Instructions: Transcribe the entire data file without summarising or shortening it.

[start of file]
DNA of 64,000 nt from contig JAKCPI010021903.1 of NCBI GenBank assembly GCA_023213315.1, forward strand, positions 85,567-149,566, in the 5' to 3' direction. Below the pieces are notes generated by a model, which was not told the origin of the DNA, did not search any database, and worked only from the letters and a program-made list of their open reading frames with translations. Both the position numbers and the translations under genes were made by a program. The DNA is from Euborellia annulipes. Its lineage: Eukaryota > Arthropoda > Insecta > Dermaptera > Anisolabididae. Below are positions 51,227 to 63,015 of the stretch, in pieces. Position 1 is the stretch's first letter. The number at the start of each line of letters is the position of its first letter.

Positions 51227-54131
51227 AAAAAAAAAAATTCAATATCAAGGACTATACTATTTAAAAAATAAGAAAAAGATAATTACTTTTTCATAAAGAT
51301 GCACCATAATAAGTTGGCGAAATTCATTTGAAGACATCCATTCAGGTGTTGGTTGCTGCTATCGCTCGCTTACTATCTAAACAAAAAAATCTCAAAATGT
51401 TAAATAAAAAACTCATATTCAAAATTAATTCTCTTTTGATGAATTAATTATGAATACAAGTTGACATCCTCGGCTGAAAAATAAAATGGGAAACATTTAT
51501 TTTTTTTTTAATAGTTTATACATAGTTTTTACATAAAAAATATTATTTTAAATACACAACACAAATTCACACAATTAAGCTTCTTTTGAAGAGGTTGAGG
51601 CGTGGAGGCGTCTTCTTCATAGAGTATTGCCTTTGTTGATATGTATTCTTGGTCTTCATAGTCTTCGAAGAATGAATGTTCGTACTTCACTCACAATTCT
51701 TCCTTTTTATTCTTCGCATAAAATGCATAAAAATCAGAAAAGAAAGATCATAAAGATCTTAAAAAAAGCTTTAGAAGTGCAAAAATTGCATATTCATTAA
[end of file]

DNA of 64,000 nt from contig JAKCPI010021903.1 of NCBI GenBank assembly GCA_023213315.1, forward strand, positions 85,567-149,566, in the 5' to 3' direction. Below the pieces are notes generated by a model, which was not told the origin of the DNA, did not search any database, and worked only from the letters and a program-made list of their open reading frames with translations. Both the position numbers and the translations under genes were made by a program. The DNA is from Euborellia annulipes. Its lineage: Eukaryota > Arthropoda > Insecta > Dermaptera > Anisolabididae. Below are positions 51,227 to 63,015 of the stretch, in pieces. Position 1 is the stretch's first letter. The number at the start of each line of letters is the position of its first letter.

Positions 51227-54131
51227 AAAAAAAAAAATTCAATATCAAGGACTATACTATTTAAAAAATAAGAAAAAGATAATTACTTTTTCATAAAGAT
51301 GCACCATAATAAGTTGGCGAAATTCATTTGAAGACATCCATTCAGGTGTTGGTTGCTGCTATCGCTCGCTTACTATCTAAACAAAAAAATCTCAAAATGT
51401 TAAATAAAAAACTCATATTCAAAATTAATTCTCTTTTGATGAATTAATTATGAATACAAGTTGACATCCTCGGCTGAAAAATAAAATGGGAAACATTTAT
51501 TTTTTTTTTAATAGTTTATACATAGTTTTTACATAAAAAATATTATTTTAAATACACAACACAAATTCACACAATTAAGCTTCTTTTGAAGAGGTTGAGG
51601 CGTGGAGGCGTCTTCTTCATAGAGTATTGCCTTTGTTGATATGTATTCTTGGTCTTCATAGTCTTCGAAGAATGAATGTTCGTACTTCACTCACAATTCT
51701 TCCTTTTTATTCTTCGCATAAAATGCATAAAAATCAGAAAAGAAAGATCATAAAGATCTTAAAAAAAGCTTTAGAAGTGCAAAAATTGCATATTCATTAA